HOW TO HANDLE “THE PAUSE”
Does this sound familiar?
You experience symptoms that show up without any warning: erratic mood swing, heart palpitations, feeling isolated and unsupported, fighting an existential sense of hopelessness—and you have no idea how long this will last.
Think this is the virus? Think again…
Welcome to MENOPAUSE!
Oh, the irony. This major stage of life has been misunderstood and practically ignored for ages, but now with the axis-tilting changes going on in the world, it feels as if we’ve all become menopausal!
So how do we get on top of this? Glad you asked. I am an unusual champion of rethinking menopause and one of the creators of MenOpop (a Menopause Pop-Up & Activity Book). MenOpop offers a unique view of “The Pause” with all its absurdities and realities while spinning them with a healing dose of irreverent humor. As it playfully demystifies the signs and signals of menopause, MenOpop re-wires a challenging experience and transforms it into a radically new way to feel better, appreciated, and connected—even in the midst of “change.”
Curious? Good. Because whether it is hormonal or viral, we are ALL currently living through “The Pause.”
Like menopause, the virus has shown up uninvited and for many, has hit just as hard. So what can we learn from the 6,000 sage, sweaty women a day entering menopause?
No matter what, whether you’re reacting to a global pandemic or an unfathomable hormonal shift, you are going to be moody. Life is hurtling into shapes and sizes that were heretofore unimaginable. Feel like crying? Great! Go with it (here’s some tissues.) Find yourself laughing demonically? Perfect. Laughing gets you breathing. Need to stay under the covers? Ahh, yes, sleep is essential—and now there’s plenty of time to do it.
Right now, social distancing is a blessing in disguise—a chance to NOT have to interact when you are feeling down. (What menopausal woman hasn’t yearned to deal with her symptoms in peace without having to explain herself?) In your solitude, you can regulate the thermostat every other minute and be cranky with uncontrollable urges, and no one cares! Since EVERYONE is going through emotional turbulence, no one will question why you are having a meltdown, and they might even join in. And if you happen to not be cooped up with others right now, to hell with them, you still get to regulate the thermostat.
Just as in menopause, our bodies are adjusting to a “new normal.” Our neurology is currently in fight or flight mode—thinking it is about to be attacked, destroyed or killed. So if you find yourself staring into the void, forgetting what you came into the room for, or behaving in some way that is out of the ordinary—that is so OK. It’s to be expected. As we all find coping mechanisms, individually and collectively, be kind to yourself as well as your spacey family, friends, and neighbors.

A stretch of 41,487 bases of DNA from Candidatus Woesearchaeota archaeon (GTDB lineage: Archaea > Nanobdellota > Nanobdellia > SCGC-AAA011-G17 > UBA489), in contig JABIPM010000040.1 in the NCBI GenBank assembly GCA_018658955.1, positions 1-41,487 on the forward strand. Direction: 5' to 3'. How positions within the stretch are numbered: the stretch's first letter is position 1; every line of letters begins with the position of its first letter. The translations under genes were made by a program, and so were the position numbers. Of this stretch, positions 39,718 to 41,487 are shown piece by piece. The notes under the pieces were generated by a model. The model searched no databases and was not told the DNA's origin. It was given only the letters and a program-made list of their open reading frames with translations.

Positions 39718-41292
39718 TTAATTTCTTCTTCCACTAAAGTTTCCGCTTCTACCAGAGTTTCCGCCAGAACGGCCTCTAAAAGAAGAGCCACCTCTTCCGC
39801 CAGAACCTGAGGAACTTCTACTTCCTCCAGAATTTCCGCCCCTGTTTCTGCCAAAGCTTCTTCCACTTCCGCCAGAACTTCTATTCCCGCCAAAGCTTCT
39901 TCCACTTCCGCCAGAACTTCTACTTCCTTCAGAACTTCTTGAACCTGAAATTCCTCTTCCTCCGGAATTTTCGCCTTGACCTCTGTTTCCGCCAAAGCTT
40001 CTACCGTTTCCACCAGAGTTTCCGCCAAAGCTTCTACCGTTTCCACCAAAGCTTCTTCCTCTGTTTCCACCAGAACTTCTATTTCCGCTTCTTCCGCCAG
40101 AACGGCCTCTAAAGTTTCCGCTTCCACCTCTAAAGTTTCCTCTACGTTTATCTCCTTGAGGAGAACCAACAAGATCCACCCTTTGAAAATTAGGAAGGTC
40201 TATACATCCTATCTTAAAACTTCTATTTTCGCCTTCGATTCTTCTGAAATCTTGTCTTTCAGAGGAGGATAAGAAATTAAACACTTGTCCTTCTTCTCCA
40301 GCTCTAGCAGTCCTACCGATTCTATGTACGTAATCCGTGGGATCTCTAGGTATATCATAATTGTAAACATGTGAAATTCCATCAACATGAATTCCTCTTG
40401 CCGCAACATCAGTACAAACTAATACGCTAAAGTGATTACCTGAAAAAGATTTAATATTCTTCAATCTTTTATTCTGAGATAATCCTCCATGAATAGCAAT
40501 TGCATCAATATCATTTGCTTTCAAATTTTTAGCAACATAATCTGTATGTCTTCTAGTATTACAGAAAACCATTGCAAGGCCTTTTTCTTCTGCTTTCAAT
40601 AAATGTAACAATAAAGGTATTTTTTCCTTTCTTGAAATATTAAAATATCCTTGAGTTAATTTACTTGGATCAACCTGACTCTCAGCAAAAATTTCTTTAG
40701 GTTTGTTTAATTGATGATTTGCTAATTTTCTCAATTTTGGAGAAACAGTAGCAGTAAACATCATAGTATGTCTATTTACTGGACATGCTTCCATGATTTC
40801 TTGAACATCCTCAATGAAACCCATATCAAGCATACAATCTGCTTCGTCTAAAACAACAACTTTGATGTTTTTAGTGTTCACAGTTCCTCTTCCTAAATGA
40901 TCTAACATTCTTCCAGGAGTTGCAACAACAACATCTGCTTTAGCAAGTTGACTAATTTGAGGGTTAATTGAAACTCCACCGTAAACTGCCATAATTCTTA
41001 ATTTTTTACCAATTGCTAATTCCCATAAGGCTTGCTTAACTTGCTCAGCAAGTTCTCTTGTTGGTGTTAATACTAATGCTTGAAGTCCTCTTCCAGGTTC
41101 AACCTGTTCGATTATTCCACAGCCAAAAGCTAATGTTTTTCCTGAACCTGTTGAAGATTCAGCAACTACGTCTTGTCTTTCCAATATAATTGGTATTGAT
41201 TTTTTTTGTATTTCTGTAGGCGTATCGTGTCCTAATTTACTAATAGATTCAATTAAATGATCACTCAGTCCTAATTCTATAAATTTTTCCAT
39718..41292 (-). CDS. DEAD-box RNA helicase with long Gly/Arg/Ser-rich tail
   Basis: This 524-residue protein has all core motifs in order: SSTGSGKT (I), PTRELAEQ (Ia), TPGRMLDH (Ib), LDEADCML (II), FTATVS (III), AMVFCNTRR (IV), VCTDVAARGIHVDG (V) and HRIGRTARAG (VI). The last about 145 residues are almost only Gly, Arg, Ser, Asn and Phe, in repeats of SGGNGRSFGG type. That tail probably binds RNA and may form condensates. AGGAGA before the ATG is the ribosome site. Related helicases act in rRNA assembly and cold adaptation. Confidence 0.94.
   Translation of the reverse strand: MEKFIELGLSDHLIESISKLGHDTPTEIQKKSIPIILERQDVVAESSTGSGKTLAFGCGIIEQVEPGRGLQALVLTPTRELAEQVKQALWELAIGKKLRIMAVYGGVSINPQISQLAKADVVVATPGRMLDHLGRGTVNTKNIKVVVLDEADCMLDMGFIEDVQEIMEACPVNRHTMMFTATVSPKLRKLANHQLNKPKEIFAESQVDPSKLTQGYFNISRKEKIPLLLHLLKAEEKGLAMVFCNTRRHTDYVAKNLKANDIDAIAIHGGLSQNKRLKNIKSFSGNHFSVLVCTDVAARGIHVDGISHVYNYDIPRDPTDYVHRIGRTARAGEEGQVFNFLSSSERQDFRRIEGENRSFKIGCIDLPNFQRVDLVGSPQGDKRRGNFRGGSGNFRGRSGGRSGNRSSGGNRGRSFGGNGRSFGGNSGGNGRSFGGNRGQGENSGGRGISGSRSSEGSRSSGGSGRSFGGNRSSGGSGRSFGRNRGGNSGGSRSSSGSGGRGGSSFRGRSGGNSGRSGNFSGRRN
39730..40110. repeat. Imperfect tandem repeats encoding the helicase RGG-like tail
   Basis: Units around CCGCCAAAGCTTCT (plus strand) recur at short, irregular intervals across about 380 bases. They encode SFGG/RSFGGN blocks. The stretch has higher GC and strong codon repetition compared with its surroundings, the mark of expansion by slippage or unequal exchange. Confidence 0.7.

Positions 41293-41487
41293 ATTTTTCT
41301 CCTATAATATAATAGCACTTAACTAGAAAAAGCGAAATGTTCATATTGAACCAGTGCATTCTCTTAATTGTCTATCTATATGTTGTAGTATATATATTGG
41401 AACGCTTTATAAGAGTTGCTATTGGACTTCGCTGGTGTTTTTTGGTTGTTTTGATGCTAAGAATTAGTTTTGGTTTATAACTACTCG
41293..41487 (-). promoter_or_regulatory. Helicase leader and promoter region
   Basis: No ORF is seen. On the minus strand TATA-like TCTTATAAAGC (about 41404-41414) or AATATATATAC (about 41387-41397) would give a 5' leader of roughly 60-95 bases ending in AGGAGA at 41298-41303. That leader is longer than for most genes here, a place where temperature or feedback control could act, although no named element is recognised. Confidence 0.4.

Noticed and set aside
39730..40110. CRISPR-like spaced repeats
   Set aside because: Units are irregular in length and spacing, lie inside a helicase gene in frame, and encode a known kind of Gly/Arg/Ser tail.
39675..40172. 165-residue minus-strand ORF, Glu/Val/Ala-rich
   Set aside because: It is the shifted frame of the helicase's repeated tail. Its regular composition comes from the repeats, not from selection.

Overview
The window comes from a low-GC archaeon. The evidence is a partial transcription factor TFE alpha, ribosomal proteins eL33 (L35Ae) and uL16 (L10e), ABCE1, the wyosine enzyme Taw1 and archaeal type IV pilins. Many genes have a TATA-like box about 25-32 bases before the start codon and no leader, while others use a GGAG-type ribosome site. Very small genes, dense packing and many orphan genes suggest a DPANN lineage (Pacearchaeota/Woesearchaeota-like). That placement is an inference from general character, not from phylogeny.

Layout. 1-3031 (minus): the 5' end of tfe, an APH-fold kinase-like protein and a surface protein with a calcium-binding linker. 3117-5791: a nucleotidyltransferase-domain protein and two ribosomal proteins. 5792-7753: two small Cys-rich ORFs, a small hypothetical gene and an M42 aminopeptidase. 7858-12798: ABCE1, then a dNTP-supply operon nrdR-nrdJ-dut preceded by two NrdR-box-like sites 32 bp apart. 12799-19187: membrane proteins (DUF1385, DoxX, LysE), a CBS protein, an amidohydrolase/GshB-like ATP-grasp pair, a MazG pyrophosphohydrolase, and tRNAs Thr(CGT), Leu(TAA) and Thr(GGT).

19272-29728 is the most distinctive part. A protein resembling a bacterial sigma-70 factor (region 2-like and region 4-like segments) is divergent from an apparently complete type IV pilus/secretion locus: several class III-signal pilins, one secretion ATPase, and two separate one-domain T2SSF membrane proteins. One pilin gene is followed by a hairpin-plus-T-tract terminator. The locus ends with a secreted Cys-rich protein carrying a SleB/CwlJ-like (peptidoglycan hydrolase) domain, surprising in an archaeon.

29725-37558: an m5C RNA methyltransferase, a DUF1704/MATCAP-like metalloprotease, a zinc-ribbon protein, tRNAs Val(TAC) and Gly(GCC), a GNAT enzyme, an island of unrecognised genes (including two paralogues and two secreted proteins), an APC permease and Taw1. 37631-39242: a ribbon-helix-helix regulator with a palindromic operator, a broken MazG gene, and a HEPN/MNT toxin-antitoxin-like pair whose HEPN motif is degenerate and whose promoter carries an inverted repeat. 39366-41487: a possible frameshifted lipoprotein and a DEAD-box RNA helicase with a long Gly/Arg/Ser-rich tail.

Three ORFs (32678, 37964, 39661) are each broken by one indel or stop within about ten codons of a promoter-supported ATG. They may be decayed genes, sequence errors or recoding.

Losing track of the day, the date, the hour? Foggy thinking is the new normal. Just stay still and check inside for that wonderful voice that assists when you need the answer to something. It’s always there for you as long as you ask.
Feeling hopeless? That is completely reasonable when everything you knew and depended upon has been upended. The thing is, everything is a phase and no matter what you are experiencing, it will shift and change. So while it may look and feel bleak one moment, it can turn around miraculously the next. The point is to ride the wave without judgement. Allow yourself to surf through any existential crisis you feel. (However, if you stay there too long, do reach out for support so you can find a different lens to look through.)
One huge gift of the Internet is you can find like minds and similar experiences no matter what is happening to you. You are not alone. Look online for the communities itching to help, serve, be friends, or love on their fellow humanity. Allow them to do so. Now is not the time to stay silent or stoic. Let people know you are around, what you need, and how they can help you. And do the same in return. Some of the best remedies to loneliness is seeking people who are in deeper need than you—you might become their hero.
How long will this last? No one can say for sure, but that is something you can cope with. If you find that you can’t cope, it is important to come back to the physical, sensual senses: know where your body is within a room, what your eyes are resting on, what you can hear, what you can touch (except for your face). In a fluid world, the tangible can be deeply reassuring. However, right now, all ideas of the future are simply that. Ideas. When you’re feeling overwhelmed, the best thing to do is look around the space you are occupying. That is what you can rely on.
However you are dealing with this current crisis, remember this, no matter how hot, sweaty, disoriented, or freaked out you get, millions upon millions of menopausal women have weathered these symptoms before and are standing wiser and stronger because of it. And if you forget to remember this, find a woman who has experience. She, perhaps more than anyone, can reassure you there is life after “The Pause”.
Michelle Cohen is a Producer, Writer & Coach. Her many talents have been featured on CNN, Good Morning America, NPR’s “All Things Considered”, and in People Magazine, Entertainment Weekly, The Chicago Tribune, and The Washington Post. She produced the off-Broadway mega-hit, “Schoolhouse Rock Live!” and was the consultant/editor for Jeff Corey’s memoir, “Improvising Out Loud: My Life Teaching Hollywood How to Act” with an introduction by Leonard Nimoy and art work by Jack Nicholson. She is one of the co-authors of “MenOpop, a Menopause Pop-up and Activity Book.”
For more info: www.michellecohen1.com